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Minimum wage a potent political issue

For many progressives from coast to coast, a minimum-wage increase is an issue whose time has come.
Joelle Craft (C) holds a sign during a rally and strike aimed at the fast-food industry and the minimum wage in Seattle, Washington August 29, 2013.
Joelle Craft (C) holds a sign during a rally and strike aimed at the fast-food industry and the minimum wage in Seattle, Washington August 29, 2013.
When we think of the dominant political issues of the day, issues like health care, immigration, and foreign policy in the Middle East quickly come to mind, but it's a mistake to leave the minimum wage off the list. In the face of Republican opposition, congressional action is unlikely before 2015 at the earliest, but there's quite a bit of activism underway away from Capitol Hill.

States and municipalities across the country are leading a localized push to raise the minimum wage, driven largely by Democrats, who see an opening to appeal to working-class Americans at a time of growing inequity. Efforts in Congress to raise the national minimum wage above $7.25 an hour have stalled. But numerous local governments ... are forging ahead, in some cases voting to dramatically increase the pay of low-wage workers.

For Democrats, the issue checks a lot of boxes. Not only has the buying power of the minimum wage shrunk to indefensible levels, but this is a wildly popular economic policy that helps drive a wedge between Republicans and working-class voters, even in "red" states.
It's one of the reasons efforts are underway from coast to coast. Just a month ago, voters in New Jersey approved an increase despite Gov. Chris Christie's (R) objections, and on the same day, voters narrowly approved a $15 hourly minimum in the area surrounding the Seattle-Tacoma International Airport. State lawmakers in Massachusetts are eyeing a new increase, which comes on the heels of California adopting a $10 minimum wage of its own.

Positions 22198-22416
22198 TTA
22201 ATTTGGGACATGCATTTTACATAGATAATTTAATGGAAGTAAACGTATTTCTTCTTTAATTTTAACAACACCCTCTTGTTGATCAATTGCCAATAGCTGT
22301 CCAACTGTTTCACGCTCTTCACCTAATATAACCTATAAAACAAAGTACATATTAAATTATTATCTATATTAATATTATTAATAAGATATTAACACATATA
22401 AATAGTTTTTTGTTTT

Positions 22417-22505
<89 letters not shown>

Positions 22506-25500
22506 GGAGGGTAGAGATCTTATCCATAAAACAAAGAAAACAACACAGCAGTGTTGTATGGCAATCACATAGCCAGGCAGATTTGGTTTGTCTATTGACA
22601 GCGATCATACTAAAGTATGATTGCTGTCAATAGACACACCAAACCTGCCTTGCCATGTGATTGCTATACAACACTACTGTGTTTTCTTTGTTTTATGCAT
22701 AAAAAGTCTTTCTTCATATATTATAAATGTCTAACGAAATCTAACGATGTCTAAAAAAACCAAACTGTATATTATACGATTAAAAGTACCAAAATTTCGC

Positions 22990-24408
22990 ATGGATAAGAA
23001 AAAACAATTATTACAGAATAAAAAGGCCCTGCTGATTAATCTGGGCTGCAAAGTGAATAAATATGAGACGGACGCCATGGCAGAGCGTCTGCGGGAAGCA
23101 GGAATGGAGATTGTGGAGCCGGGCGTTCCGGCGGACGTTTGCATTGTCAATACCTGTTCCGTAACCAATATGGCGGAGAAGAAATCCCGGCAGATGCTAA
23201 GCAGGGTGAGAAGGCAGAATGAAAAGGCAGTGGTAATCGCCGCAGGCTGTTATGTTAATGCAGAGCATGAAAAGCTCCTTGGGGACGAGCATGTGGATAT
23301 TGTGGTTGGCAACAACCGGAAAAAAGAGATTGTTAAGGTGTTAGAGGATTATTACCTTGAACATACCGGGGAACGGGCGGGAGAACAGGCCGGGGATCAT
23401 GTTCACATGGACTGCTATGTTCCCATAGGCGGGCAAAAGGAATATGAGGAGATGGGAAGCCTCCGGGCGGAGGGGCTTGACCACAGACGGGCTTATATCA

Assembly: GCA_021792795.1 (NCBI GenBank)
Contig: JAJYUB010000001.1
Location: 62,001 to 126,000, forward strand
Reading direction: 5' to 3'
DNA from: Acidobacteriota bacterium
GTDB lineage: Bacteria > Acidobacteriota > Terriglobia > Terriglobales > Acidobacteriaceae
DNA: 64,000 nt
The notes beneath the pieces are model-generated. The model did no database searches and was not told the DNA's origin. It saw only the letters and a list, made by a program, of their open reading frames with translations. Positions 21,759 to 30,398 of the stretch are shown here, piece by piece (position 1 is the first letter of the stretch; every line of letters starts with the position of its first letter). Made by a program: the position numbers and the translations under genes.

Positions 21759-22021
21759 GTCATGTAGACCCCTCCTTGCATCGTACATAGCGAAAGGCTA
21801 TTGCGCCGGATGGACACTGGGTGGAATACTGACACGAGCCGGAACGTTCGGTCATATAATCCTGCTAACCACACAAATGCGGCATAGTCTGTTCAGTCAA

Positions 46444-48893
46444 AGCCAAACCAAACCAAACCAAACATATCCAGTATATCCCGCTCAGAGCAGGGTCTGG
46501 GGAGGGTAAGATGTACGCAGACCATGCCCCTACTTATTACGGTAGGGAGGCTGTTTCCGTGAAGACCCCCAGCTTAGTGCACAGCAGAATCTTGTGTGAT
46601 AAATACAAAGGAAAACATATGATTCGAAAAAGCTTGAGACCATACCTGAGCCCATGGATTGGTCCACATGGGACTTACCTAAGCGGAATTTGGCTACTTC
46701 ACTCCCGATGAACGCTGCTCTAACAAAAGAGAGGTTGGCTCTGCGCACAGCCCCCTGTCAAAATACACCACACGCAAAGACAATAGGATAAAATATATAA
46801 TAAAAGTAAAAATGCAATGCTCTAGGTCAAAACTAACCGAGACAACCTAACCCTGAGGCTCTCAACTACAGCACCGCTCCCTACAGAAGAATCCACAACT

We can expect to see a lot more along these lines. The Washington Post report added, "Democrats are deep in the minority in legislatures in South Dakota and Arkansas, for instance. But both states allow for statewide referendums, and Democrats there are gathering signatures to put minimum wage increases on the ballot in 2014. Just as Republicans used initiatives banning same-sex marriage as a way to boost turnout in 2004, Democratic candidates may find that sharing a ballot with a minimum wage measure helps draw the contrast between the two parties."
Republican opposition remains quite fierce, with the right arguing that minimum-wage hikes undermine job creation, but as Paul Krugman explained this morning, the evidence shows otherwise.

[W]e have a lot of evidence on what happens when you raise the minimum wage. And the evidence is overwhelmingly positive: hiking the minimum wage has little or no adverse effect on employment, while significantly increasing workers' earnings.  It's important to understand how good this evidence is. Normally, economic analysis is handicapped by the absence of controlled experiments.... When it comes to the minimum wage, however, we have a number of cases in which a state raised its own minimum wage while a neighboring state did not. If there were anything to the notion that minimum wage increases have big negative effects on employment, that result should show up in state-to-state comparisons. It doesn't.

Looking back, federal policymakers have packaged minimum-wage hikes with other economic measures Republicans can tolerate to get an increase through. Jonathan Bernstein made the case the other day that this seems unlikely in this Congress -- the post-policy GOP just doesn't have much of an agenda right now, so there's nothing to bundle together.
But while congressional Republicans block action at the federal level, plenty of states and municipalities have decided not to wait any longer.